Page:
His wife Nazanin Zaghari-Ratcliffe and the couple's 22-month-old daughter Gabriella had been on holiday visiting family in Iran and were due to fly home to Britain on April 3.
But they never made the flight.
Zaghari-Ratcliffe, a dual British-Iranian citizen, was arrested at airport check-in in Tehran, according to her husband who has spoken to her family in Iran. Ratcliffe fears his wife is in solitary confinement.
Their child Gabriella, who has British citizenship only, had her passport confiscated by authorities, and remains with her grandparents in Tehran, said Ratcliffe.
Zaghari-Ratcliffe, 37, a project co-ordinator with the Thomson Reuters Foundation, a charitable arm of the international news outlet Thomson Reuters which supports independent journalism, has been unable to visit her daughter or access a lawyer since being taken to an unnamed prison, added Ratcliffe.
However, authorities have now told Zaghari-Ratcliffe's family in Iran that they will be able to visit her Wednesday, said Ratcliffe.
Zaghari-Ratcliffe has been allowed to make some phone calls to her family in Tehran, according to her husband. She told them she was made to sign a confession under duress -- though its contents are unknown.
She has not been able to speak to her husband since her arrest.
Ratcliffe says they have not been told by Iranian authorities why his wife was arrested -- only that there "was a serious investigation around an issue of national security."
The Iranian Foreign Ministry said it had no information regarding Zaghari-Ratcliffe, and the Iranian Embassy in London has not responded to CNN's requests for comment.
A UK foreign office spokeswoman told CNN: "We have been providing support to the family of a British-Iranian national since we were first informed of her arrest, and will continue to do so."
The Thomson Reuters Foundation said Zaghari-Ratcliffe had worked with the organization for the last four years, adding that she had no professional dealings with Iran.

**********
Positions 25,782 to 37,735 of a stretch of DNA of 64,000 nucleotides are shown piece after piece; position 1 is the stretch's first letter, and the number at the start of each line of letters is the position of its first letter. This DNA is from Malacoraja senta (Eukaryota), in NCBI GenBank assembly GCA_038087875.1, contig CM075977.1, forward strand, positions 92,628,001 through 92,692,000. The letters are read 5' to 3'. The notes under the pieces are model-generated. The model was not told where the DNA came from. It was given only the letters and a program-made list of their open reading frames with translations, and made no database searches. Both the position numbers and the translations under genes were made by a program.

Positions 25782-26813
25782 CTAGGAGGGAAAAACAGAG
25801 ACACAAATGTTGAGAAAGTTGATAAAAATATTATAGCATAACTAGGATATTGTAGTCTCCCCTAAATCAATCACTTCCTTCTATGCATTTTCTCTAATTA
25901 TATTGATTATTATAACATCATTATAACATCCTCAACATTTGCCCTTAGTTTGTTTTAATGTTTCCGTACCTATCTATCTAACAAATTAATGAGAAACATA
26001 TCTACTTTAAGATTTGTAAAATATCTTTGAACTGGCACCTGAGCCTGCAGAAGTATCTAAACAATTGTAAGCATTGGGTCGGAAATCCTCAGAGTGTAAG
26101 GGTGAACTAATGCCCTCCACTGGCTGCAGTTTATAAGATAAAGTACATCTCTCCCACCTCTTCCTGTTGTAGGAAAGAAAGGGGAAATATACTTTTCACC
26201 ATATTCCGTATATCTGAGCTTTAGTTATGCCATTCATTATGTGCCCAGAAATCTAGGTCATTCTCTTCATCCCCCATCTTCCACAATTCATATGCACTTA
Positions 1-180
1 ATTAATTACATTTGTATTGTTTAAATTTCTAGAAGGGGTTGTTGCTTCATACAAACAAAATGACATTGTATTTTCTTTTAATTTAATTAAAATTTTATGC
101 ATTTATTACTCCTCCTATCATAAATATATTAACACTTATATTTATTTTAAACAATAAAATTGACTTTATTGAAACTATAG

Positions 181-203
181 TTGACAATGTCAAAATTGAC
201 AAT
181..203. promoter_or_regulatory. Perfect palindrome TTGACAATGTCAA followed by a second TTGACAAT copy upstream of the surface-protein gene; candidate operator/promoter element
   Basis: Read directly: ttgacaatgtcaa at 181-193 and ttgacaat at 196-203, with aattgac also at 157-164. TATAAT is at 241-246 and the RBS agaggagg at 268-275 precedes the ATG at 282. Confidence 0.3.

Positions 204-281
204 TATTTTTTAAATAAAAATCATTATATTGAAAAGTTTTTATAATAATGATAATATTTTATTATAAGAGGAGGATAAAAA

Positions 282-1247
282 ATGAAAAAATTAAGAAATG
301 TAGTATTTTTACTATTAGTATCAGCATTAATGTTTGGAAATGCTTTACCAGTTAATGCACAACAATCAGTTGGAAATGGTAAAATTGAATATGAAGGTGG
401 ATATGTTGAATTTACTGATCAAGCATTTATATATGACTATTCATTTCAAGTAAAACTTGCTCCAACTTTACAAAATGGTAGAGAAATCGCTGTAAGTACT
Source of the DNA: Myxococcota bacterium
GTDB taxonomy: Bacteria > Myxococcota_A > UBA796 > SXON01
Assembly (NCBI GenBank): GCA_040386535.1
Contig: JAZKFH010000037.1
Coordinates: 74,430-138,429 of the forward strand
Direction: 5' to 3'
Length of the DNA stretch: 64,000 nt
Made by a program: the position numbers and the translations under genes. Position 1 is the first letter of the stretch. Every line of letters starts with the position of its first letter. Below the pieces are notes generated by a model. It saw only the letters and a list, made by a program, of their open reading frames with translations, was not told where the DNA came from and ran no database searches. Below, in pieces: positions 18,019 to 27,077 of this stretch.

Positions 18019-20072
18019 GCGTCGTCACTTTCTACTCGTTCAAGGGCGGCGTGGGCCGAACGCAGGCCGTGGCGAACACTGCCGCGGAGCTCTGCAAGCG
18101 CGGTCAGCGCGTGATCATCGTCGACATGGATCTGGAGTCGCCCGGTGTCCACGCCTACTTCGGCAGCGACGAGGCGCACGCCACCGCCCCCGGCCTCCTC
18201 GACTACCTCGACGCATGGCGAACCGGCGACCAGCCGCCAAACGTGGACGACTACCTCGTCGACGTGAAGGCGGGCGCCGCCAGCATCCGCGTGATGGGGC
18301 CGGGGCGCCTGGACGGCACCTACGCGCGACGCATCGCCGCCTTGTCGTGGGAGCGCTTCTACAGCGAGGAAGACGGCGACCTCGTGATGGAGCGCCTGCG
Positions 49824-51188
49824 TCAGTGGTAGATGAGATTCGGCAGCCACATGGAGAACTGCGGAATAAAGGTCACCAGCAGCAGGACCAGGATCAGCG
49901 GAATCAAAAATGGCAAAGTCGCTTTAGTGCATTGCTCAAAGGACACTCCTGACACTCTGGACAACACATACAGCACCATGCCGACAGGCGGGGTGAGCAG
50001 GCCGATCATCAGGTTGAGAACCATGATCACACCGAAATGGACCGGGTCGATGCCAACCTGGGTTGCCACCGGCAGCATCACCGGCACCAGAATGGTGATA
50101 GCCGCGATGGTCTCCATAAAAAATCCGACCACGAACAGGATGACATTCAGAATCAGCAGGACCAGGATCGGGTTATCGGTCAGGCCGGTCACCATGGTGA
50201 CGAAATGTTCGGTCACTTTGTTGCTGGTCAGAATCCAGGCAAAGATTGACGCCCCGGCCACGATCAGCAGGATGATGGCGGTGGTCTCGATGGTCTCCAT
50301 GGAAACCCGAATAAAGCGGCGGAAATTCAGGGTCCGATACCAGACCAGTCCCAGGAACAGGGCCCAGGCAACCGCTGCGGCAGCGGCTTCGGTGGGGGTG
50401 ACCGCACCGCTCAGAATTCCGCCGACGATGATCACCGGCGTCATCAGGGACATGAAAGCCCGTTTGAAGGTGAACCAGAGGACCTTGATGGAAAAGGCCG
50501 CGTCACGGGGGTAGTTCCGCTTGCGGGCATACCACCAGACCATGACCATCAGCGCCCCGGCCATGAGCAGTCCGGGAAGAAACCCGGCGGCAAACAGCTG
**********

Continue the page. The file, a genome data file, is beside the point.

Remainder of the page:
"In fact, Thomson Reuters Foundation has no dealings with Iran and does not operate in the country," it said in a statement. "We cannot understand the reason for her detention and hope the matter will be resolved as soon as possible."
"It's really been disorientating, and terrifying, and just incredibly confusing," Ratcliffe said of the family's month-long ordeal.
"I've heard people speculate that the arrest may have something to do with her charity work," he said. His wife trains journalists in developing countries such as Morocco and Burma, though she's never worked in Iran for the Reuters foundation.
"Other people have speculated that it may be because she has dual passports," he continued.
Iran doesn't recognize dual citizenship, which means Zaghari-Ratcliffe is only recognized as Iranian, and as such is prevented from accessing British consular assistance.
The International Campaign for Human Rights in Iran told CNN that it was aware of at least five other dual national imprisoned in Iran.
These include Iranian-Americans Siamak Namazi, a businessman who has been held since October last year, and his 80-year-old father Baquer Namazi, who was arrested in February.
In desperation, Ratcliffe, a 41-year-old accountant from north London, has now decided to go public with the story -- against the advice of the UK Foreign Office.
Ratcliffe has launched a petition
calling on British Prime Minister David Cameron — and Iran's Supreme Leader Ali Khamenei -- to help free his wife. It has received over 84,000 signatures at time of writing.
"When you hit 30 days it's an awful long time," said Ratcliffe of remaining silent until now. "Let's see what the authorities' response to going public will be -- if it backfires, then that will be on my shoulders."
Zaghari-Ratcliffe moved to Britain in 2007, and has visited her family in Iran four times since having baby Gabriella almost two years ago, Ratcliffe said.
Without a visa, Ratcliffe says he is reluctant to travel to Iran. But he vowed: "I'm not going to leave Gabriella there for months and months without her mommy."